Rogue Downloads And Bill Shock

By Mike Wheeler

Like any parents who decides to invest in a mobile phone for their kid, my wife and I were full of trepidation about taking the plunge; not quite trusting our 11 year-old with this piece of technology because we were worried about Bill Shock whereby he goes way over his allocation of SMS, phone calls and data that is part of his plan.

Do I think a child so young should have a mobile phone? Yes I do. Ten years ago my answer would have been a definitive ‘no’. However, times changed. Both my sons have sport all weekend, they both train four nights a week, so there is the odd occasion where schedules clash and we have to leave our eldest either in the hands of others, or at practice by himself until we can collect him. This is the 21st century, so getting him a mobile phone was not that much of a stretch for us.

However, as expected, within the first month my son’s $29 Optus cap plan had blown out to a whopping $239. Now, a couple of things to mention before I get into the nitty gritty.

First, I have been writing about technology for four years, and I was acutely aware about bill shock. Yet, when my wife hit the roof after seeing the bill, was I surprised? No. More like weary resignation at first, mainly because even for me the minutiae when getting the plan was mind boggling. Then I got angry– angry with my son after explaining bill shock to him; angry with Optus at aspects of the plan I ended up getting (I spent at least an hour with the sales person going over the details, and what she ended up selling me, and what I actually got we a little different – not hugely different, but enough to annoy me); and angry with myself for being such an idiot.

Second: if you ever decide to get your child a mobile phone put them on a prepaid plan NOT a cap plan. Prepaid plans are so much more sensible. If they start going over text, phone or data limits the phone simply doesn’t allow you to use it. That it! Kaput! No more until you buy a recharge card. However, a cap plan will give you a certain amount of calls, texts and data, and if you go over them, then it starts charging you – big time. Phone calls and texting are not really the problem, it’s data that eats up your credit. The main reason we went for a cap plan, was because at the time, Optus didn’t offer a decent handset for prepaid. You had to buy it outright, which we refused to do. So my advice is to buy a cheap handset for your kid and put them on a prepaid plan.

The outcome for us was pretty good. I got hold of Optus, and they were very generous in that they waived the bill and charged us only $29 for the month, but it was on the understanding that if it was to happen again, it was on us. Fair enough, and it was a grateful mum and dad who thanked Optus profusely. That’s the bouquet. Now for the brickbat as we return to our story.

Fast forward four months and we receive another bill. This time for $100. Our son had gone over his limit again. This time he felt the full wraith of dad in rage mode over ‘irresponsible behaviour’, ‘you don’t know how lucky you are’, and the phone was ‘in time out’ until further notice. To his credit, he took it in his stride and was contrite, if not a little confused how it had happened.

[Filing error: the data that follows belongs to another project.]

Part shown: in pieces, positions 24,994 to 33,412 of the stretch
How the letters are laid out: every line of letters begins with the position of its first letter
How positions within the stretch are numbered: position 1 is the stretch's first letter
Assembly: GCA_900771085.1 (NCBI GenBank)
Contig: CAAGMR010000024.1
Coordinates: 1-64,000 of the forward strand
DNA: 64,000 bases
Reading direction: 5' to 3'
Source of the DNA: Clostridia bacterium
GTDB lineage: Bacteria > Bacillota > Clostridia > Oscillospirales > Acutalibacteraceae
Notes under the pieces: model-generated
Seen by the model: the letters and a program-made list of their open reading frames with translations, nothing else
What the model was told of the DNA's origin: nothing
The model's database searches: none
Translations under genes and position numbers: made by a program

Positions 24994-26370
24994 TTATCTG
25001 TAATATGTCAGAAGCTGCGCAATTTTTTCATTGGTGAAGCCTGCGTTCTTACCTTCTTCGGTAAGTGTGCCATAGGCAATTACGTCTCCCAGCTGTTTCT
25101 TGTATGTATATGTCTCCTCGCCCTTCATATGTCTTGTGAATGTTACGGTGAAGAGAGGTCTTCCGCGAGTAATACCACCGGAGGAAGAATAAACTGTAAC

Deciding that it would be better to investigate further, I downloaded the bill online. I’ve only ever dealt with my prepaid Vodafone account (so therefore no bill) and was very pleased with the detail Optus go into on the sheet. It didn’t take long to find the culprit. A 241MB download that cost $115. The $29 cap plan – as well as covering SMS and calls – gives us 200MB of data a month before charging. So while, the whole download didn’t cost us, the extra 41MB plus other minor downloads over the month did.

With evidence in hand I again confronted my son about what he had been doing on his phone, but was once again met with bewilderment. He had no idea. Then I did something I should have done in the first place – check his downloads on the phone.

So, I took out his HTC, hit a few buttons and voila, there is was. Laughing at me like some deranged piece of java script was this download. And was it a game? No. An intricate app? No. Had he been surfing nefarious websites? Nada. It turned out it was an Android update. And this is where I got a little angry at Optus. Initially I thought it was a compulsory update, but upon questioning my son he said he remembered downloading it, but he thought he had to. Not only did he not have to, but I was a little surprised that a warning didn’t’ come up. Something along the lines of “if you download this update it will exceed your plan’s data allowance”. How hard is that to do? In a day and age whereby you can write any sort of code within these operating systems, surely a warning bell should be rung? Optus would probably argue that they do have an app that will give you an idea on how much data you have used, and there is even one that will warn you. However, I think it is on them to put safety nets in place under these circumstances, but the cynic in me says it is not in their best interest. After all, they are the beneficiary of any excess data usage. I, like most people, expect bill shock to be over use by the consumer – they’ve downloaded too many apps or games, have streamed too many YouTube vids, or are overdoing web surfing – not downloading an unnecessary update, especially if that update exceeds the monthly data allowance.

Will Optus or any other telco put such measures in place? Doubtful, but what it does do is reinforce my cynicism that telcos and the words ‘customer service’ rarely go hand in hand.

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